Sunday, 25 November 2012

[] About Coffee and caffeine


The key chemical in coffee is caffeine. A regular cup of coffee can contain anywhere from 40 up to 150 milligrams of caffeine. Of course, varieties like espresso contain larger amounts of coffee than an equal amount of instant coffee. Research indicates that 2-3 large cups or 4-5 regular cups of coffee per day is safe, and in fact, even beneficial. Larger doses of caffeine, amounting to more than 600 mg, can cause insomnia, nervousness, irritability and anxiety. Also, different people react differently to caffeine and if you find yourself feeling uncomfortable after a cup, you need to avoid added intake.
How exactly does coffee benefit or harm us? We bring to you a list derived from various sources, including Harvard Heath Publications and Mayo Clinic articles detailing both the advantages and disadvantages of caffeine consumption. 
The good bean
  • Moderate caffeine consumption decreases the risk of Type-II Diabetes by increasing body response to insulin.
  • Decreased risks of certain cancers, specially rectal, colon and breast cancer, have been observed in people who consume moderate amount of coffee regularly coffee.
  • Caffeine is shown to improve metabolism and hence makes our body more efficient at processing glucose. A cup of coffee before an exercise session is believed to better performance. Coffee also helps improve stamina and keeps us going for longer.
  • Caffeine is an excellent wake-up chemical and helps do away with drowsiness.
  • Caffeine contains anti-oxidants that protect against cardiovascular disease and regulate blood pressure. People who consume coffee regularly also had lesser chances of heart attacks, according to the February 2008 Harvard Health Publication.
  • Coffee cuts down on the risk of Liver Cirhossis
  • Caffeine helps in the prevention of gall stones in men and has been linked to lowered incidence of Parkinson's Disease.
  • A chemical called Theophylline present in coffee is used in the medication of asthma.
  • Moderate amounts of coffee can help migraine attacks.
  • Coffee made from roasted coffee beans has antiadhesive and antibacterial properties that protect from dental cavities.
However, Coffee is not a medication or a preventive measure and should not be used in that respect. The key word in all these beneficial effects is "moderate". Hence, visiting the coffee machine every hour at work or drowing down cup after cup while trying to stay awake is harmful, to say the least. And here's why:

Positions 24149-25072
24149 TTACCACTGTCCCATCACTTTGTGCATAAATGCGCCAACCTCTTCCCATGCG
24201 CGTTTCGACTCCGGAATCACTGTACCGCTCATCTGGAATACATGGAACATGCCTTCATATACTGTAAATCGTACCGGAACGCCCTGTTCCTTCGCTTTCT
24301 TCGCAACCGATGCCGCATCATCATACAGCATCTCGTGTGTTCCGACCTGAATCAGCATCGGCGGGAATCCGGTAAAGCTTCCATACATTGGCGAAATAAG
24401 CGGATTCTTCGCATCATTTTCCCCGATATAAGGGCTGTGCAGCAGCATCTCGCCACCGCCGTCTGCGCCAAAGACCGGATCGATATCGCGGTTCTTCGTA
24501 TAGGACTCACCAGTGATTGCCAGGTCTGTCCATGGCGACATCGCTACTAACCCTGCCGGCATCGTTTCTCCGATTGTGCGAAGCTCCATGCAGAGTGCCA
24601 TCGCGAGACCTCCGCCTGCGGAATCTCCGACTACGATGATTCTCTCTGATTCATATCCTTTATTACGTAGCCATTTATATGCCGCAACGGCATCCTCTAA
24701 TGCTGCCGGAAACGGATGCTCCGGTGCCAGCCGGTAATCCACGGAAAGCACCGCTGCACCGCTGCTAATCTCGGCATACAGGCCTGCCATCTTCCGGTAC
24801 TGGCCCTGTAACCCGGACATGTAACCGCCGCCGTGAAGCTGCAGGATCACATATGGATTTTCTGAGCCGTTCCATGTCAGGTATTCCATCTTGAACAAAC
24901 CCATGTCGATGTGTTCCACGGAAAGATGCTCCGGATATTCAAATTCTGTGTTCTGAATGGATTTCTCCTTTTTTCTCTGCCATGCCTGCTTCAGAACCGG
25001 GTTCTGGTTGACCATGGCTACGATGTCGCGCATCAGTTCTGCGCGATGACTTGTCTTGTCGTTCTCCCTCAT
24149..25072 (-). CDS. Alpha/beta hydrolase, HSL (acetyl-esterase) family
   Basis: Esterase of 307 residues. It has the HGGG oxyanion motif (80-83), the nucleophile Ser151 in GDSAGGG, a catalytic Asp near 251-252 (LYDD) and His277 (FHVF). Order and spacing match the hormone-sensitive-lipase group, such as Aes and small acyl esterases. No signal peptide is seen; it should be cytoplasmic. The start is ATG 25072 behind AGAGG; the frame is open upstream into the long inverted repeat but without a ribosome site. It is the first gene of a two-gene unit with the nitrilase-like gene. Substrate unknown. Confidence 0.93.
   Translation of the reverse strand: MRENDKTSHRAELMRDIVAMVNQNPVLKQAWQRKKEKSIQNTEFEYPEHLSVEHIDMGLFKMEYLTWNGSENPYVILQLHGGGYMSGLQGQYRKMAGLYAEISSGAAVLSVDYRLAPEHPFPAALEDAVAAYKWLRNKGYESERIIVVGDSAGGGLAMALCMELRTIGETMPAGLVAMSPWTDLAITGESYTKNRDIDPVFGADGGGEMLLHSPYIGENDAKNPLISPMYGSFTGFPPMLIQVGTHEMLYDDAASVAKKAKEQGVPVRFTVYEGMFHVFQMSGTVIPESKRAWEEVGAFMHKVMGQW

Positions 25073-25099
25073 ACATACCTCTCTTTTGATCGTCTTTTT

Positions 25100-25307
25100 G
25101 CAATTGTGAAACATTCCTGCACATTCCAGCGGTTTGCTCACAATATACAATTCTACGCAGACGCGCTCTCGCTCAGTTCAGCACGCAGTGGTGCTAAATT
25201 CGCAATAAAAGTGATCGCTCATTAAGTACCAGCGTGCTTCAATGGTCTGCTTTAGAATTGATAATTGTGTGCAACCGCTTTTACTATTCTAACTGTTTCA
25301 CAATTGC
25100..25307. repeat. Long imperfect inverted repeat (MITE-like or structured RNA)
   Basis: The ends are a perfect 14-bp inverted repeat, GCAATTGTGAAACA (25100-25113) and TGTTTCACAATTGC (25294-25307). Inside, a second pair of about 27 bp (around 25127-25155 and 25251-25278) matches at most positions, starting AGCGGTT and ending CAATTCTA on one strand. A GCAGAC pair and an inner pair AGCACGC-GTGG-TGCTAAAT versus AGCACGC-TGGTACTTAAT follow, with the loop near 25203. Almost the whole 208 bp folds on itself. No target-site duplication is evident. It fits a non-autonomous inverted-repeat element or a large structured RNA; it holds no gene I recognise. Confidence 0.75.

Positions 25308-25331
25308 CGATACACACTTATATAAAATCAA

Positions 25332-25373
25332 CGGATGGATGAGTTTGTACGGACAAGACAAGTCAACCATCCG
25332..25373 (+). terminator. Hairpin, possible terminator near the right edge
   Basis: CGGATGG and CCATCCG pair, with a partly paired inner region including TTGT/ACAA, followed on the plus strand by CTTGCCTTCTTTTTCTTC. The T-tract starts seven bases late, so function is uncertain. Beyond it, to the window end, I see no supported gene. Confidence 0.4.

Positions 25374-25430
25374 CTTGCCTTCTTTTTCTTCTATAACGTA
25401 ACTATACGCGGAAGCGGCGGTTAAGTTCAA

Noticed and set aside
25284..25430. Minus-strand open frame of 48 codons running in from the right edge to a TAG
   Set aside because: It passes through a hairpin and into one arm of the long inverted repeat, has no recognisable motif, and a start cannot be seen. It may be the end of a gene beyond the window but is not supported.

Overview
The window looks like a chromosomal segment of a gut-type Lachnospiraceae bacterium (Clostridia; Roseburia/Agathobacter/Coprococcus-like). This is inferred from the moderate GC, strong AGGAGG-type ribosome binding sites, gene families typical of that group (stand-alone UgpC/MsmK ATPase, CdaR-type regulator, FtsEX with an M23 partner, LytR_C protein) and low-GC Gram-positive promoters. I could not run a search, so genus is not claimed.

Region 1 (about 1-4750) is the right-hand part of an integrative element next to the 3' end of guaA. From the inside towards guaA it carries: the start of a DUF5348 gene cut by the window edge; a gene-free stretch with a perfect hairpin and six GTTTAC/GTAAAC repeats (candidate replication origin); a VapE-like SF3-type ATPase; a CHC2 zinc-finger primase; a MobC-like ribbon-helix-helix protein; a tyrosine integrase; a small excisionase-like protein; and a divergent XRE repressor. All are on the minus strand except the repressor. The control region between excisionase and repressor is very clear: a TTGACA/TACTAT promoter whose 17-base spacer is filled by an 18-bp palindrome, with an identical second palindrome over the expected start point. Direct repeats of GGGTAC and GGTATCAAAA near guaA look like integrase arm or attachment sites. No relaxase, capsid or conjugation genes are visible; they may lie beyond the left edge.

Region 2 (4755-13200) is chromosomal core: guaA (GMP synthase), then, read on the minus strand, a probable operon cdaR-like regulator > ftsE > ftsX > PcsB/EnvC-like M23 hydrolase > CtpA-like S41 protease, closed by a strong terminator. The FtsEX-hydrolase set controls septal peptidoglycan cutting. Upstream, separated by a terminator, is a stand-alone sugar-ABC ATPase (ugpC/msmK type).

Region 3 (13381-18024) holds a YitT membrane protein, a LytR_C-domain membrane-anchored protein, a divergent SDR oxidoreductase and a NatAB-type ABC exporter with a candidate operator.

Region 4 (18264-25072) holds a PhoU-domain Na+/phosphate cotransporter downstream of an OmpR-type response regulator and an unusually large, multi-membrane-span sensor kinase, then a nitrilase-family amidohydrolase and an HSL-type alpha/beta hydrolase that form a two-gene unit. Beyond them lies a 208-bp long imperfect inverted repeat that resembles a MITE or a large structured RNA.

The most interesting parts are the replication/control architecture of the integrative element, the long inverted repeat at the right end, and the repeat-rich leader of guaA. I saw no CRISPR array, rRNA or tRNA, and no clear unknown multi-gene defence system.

The other side of the bean
  • Coffee plants are among the most highly sprayed with pesticide crops. Even filtered coffee can carry some remnants of chemicals. 
  • Caffeine is addictive. For those of us who like to sip coffee at work to keep alert, especially those of us who work night shifts, coffee starts as a necessity and ends up as a habit. Caffeine causes cravings and not fulfilling those cravings can cause irritation and stress.
  • Caffeine is shown to increase blood pressure and is not advisable for people with hypertension
  • Too much of coffee can irritate stomach linings and cause digestive discomfort.
  • Caffeine can also hamper absorption of minerals and vitamins in the body.
  • In the long run, it disturbs sleep patterns and leaves one with anxiety and irritability.
  • Caffeine acts as a diuretic, which means it increases the frequency of urination and causes the body to expel more water.
Drinking coffee right
But who wants to live without coffee, right? Here are a few tips on how to make that coffee work for you while cutting down on its harmful aspects.
  • Drink decaf: Decaffeinated coffee contains far less caffeine (2-3 mg per cup) than caffeinated while retaining the aroma and taste of regular coffee.
  • Replace full-fat milk with skimmed milk. Also, cut down on the quantity of sugar. One ends up consuming a lot of sugar to drown away the bitter taste of coffee. Most people argue that the bitternes is what makes it so good. No sugar or less sugar is good, but if you want it to be sweet, opt for artificial sweeteners instead.
  • If you are buying yourselff coffee, choose brands that are labelled Organic. They are made from plants that do not have pesticides sprayed on them and are safer.
  • When not to drink coffee: Do not drink coffee or at least cut down on consumption if you are pregnant or if you suffer from High Blood Pressure, gastritis, ulcers or heart diseases. 
Also, do not drink coffee if you are on antibiotics. Consult a doctor to find out if it is safe for you to drink coffee while on the prescribed mediation.
The bottomline is, do not take coffee for granted. Moderate amounts of coffee is safe, of course, but too much of anything is bad. Watch your intake and there is no reason why you shouldn't enjoy the drink that all of humanity loves so much. 
Best Regards
Prakash Nair

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